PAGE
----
18. Let us not forget, Goldie, not receiving a lot of mention or attention, but at the beginning of the Voters Pamphlet Statement for Prop 1 last year, “a proposition which authorizes the
    imposition of a 0.1 percent sales and use tax, one penny on a ten dollar purchase, available under Chapter 81.104 RCW to the Clark County Public Transportation Benefit Area (C-TRAN) for the purpose of funding the C-TRAN share of maintenance and operations costs only of the Columbia River Crossing project light rail extension between Expo Center and Clark Park and Ride and the local capital share and maintenance and operation costs for the Fourth Plain Transit Improvement Project.”

    Of note, we will be expected to pay full O&P costs from the Expo Center north.

    Why must we pay for what is inside Oregon when we don’t even want the extension?

    It’s just more ways to drag money out of Clark County for Portland’s use.

  19. We won’t forget, Lew…but will the local leadership??? Seems to me some of them have already forgotten that wittle itty bitty, teeny tiny, insignificant RCW 81.104. No matter how you try to re-word it to the Attorney General for multiple interpretations, it still states the same thing…even emphasized the need for voter approval in several places “8.104.010, 81.104.030, 81.104.090, (referring back to 81.104.010), 81.104.110 2(a), 81.104.40, 81.104.200 and 81.104.210.”

    Seems to me, it’s cut and dry. We voted NO to LRT in ’95 and no for LRT operations funding in I think it was ’96 and ’97. The CRC established themselves in 2005…well supported by our previous mayor and by other elected officials. The LRT was decided as the main HCT in the locally-preferred option of the crossing by the CRC in 2008 without voter approval. In 2008, this should have gone to the voters to make a final decision. Instead, they continued on with the planning process and not a word by them FOR Clark County citizens. Then in November of 2012, C-Tran had to ask for sales tax to fund m & o for the loo as well as BRT and the voters said NO. Today, they have put on hold, any support for loo funding till the State Senate and the United States Coast Guard makes their decisions.

    Yeah…it’s VERY cut and dry. Our rights as citizens of Clark County and the beautiful Evergreen State have been grossly violated by the underhanded backdoor tactics of the promoters of the LooRail Crossing. If for some reason, they get their way and go ahead with loo into our state, you might as well kiss any voter’s rights good bye!!!

  20. Golden, the reason it’s not “cut and dry” is because there’s no case until there’s harm, and the judiciary cannot pre-review the actions of the State. These CRC folks intend to build the light rail THEN put the maintenance up for a vote.

  21. Molehill’s problem?

    He fails to understand how Congress works.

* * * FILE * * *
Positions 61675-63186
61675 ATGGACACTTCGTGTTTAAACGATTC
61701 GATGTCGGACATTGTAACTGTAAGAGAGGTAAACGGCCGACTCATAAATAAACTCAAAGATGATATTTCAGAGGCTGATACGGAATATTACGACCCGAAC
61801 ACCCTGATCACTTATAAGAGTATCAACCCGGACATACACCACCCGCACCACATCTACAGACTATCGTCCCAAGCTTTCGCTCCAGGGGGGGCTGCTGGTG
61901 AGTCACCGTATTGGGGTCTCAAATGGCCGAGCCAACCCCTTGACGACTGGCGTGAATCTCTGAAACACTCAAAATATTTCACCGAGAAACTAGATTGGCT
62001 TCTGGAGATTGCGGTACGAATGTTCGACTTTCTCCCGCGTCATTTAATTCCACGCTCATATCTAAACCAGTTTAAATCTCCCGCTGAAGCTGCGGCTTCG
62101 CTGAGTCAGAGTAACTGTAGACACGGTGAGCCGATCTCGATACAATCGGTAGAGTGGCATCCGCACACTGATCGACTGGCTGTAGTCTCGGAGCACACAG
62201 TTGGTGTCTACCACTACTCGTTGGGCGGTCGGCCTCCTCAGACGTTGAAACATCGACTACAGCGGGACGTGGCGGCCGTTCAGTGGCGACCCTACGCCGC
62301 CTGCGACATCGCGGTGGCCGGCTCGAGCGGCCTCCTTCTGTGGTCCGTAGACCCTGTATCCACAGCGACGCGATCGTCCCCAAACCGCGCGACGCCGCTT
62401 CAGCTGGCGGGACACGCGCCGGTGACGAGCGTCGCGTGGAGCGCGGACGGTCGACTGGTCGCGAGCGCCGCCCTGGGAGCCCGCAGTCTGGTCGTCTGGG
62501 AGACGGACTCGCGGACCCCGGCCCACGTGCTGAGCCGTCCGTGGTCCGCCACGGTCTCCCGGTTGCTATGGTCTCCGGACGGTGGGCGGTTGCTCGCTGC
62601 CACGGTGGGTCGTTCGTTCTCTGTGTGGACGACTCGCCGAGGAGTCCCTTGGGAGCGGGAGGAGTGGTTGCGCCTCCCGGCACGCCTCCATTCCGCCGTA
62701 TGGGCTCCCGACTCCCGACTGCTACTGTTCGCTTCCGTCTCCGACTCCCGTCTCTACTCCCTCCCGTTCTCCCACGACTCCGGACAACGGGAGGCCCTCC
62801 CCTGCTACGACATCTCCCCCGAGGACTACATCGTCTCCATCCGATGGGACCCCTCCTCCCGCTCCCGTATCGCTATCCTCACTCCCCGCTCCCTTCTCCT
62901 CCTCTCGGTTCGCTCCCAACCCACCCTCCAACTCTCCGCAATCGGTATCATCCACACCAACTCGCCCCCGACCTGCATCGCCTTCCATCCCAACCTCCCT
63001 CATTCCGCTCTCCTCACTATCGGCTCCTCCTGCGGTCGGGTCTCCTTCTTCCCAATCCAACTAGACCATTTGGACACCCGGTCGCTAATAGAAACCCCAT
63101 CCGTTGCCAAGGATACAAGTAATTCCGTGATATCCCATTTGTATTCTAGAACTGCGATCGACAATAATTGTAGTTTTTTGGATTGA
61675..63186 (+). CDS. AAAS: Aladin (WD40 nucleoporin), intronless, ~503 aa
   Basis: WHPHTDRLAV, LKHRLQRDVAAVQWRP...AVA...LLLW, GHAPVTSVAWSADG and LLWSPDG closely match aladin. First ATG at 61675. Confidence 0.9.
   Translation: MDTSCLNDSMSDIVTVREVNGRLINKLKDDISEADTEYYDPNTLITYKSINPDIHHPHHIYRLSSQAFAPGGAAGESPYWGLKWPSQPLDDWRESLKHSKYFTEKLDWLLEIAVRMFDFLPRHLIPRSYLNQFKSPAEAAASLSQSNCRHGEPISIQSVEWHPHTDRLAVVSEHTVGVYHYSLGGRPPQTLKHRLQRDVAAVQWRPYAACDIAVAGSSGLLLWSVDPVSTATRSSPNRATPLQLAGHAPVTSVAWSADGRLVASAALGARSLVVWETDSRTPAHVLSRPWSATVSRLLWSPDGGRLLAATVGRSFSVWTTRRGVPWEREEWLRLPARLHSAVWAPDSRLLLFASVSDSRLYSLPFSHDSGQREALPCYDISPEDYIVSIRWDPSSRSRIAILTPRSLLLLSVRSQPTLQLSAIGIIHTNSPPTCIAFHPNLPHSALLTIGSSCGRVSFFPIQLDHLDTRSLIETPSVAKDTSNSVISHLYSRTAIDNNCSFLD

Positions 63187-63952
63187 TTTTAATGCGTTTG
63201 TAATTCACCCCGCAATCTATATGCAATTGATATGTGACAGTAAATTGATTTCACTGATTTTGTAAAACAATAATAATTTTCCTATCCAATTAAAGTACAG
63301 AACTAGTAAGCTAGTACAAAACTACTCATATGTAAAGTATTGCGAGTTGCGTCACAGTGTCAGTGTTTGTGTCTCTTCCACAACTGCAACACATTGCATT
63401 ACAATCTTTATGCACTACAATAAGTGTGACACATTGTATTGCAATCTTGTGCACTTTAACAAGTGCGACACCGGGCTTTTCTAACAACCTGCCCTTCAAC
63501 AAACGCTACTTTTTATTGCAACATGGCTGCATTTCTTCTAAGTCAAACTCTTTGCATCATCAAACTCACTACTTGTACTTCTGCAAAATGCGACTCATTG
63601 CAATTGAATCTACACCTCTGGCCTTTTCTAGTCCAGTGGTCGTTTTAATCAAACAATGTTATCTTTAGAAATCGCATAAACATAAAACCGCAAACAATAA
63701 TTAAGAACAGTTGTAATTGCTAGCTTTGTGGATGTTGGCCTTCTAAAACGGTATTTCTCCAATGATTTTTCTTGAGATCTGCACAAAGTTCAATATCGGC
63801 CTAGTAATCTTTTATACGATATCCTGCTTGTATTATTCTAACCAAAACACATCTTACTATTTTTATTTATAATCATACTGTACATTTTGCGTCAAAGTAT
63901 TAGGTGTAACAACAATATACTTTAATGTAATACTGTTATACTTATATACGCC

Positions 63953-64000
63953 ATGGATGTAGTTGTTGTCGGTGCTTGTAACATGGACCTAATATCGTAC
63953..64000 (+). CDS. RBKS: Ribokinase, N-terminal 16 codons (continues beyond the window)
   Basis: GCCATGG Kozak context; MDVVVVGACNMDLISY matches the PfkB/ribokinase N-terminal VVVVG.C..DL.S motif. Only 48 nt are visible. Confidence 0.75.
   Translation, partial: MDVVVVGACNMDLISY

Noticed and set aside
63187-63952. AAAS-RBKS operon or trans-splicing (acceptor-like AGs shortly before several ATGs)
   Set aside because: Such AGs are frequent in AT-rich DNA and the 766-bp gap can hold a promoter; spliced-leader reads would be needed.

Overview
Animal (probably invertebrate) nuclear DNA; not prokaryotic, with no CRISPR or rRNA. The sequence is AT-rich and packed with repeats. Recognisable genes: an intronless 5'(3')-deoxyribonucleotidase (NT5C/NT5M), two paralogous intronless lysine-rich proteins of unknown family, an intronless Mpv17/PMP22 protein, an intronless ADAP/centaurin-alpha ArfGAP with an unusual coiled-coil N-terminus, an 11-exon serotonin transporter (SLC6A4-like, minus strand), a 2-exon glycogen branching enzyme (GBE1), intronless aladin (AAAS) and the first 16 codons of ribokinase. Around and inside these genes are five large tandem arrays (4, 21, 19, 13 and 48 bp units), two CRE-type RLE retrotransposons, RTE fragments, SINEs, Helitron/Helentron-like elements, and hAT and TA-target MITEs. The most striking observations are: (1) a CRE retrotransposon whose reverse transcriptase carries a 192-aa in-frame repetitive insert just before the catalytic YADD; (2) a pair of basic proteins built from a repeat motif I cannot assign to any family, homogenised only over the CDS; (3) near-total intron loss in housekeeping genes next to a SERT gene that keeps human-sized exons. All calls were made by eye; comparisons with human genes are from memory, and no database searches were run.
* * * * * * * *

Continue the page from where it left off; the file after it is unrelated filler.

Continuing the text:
If Herrera wants to defund the CRC, that’s easily done. And in reality, there’s not squat that the State Cow, Sen. Murray, can do about it.

    Unfortunately, since Herrera has been and remains a HUGE CRC Scammer, she lacks the testicular fortitude to tell those who’ve bought her to go jump in the lake as she finally does the right thing.

    Nope. Worthless, do-nothing, go-nowhere crap like the Pearson Museum bill is the best we’re going to be able to get out of that wor5thless drone of a congresswoman.

    And Molehill? If Herrera is worried about a primary challenge, this garbage does nothing to stop that.

  22. Martin, every time they have spent a dime since the approval of the loo in the bridge design, it has been causing harm to Clark County’s economic climate. Funding to promote the project could very well have gone to something more useful…like retrofitting the bridges, improving the ramps, improving incentives to encourage jobs growth in the manner speaking of living wages, not quickie-7-marts (combo of course) and mini mall tat parlors and pawn shops.

    And yes, it is cut and dry when the RCW states “by voter approval” eight times. There’s no twisting the verbiage in this case. Our rights have been violated.

  23. Martin…the maintenance was already up for a vote and failed.

  24. Golden, I’m just revealing their strategy. Personally, I think it’s as dishonest, counterproductive, and reprehensible as you do. Those folks plan to make light rail a fait accompli. Don’t let yourself be distracted.

  25. Just a little background information for everyone. November 2, 2004…Clark County voters had a chance to increase sales tax at 3 cents per $10 spent. The voters denied this request in Proposition 1 at 53.67%.

    The statement in opposition to this proposition had mentioned this was a chance for C-Tran to acquire funding to support further studies on light rail after they’d spent $3 million already for studies. The voters said “No.”

    This was the year before the CRC began the long and carelessly-spent process of coming up with an LPA which went against the will of the voters.

    C-Tran backed down from their original attempt, the next year on September 30, 2005 when they asked for 2 cents sales tax per $10 spent…just to keep their operations intact.


    So Martin…please explain to me…how there’s been no harm to the voters, the taxpayers and how the Columbia River Crossing has not violated RCW 81.104??? C-Tran came close…till they postponed further support on the CRC.

    Since you are well versed in legal issues…maybe you could explain to me how Mayor Leavitt’s city council vote to prevent voters from having a say is valid, now that there’s a conflict of interest hanging over his head.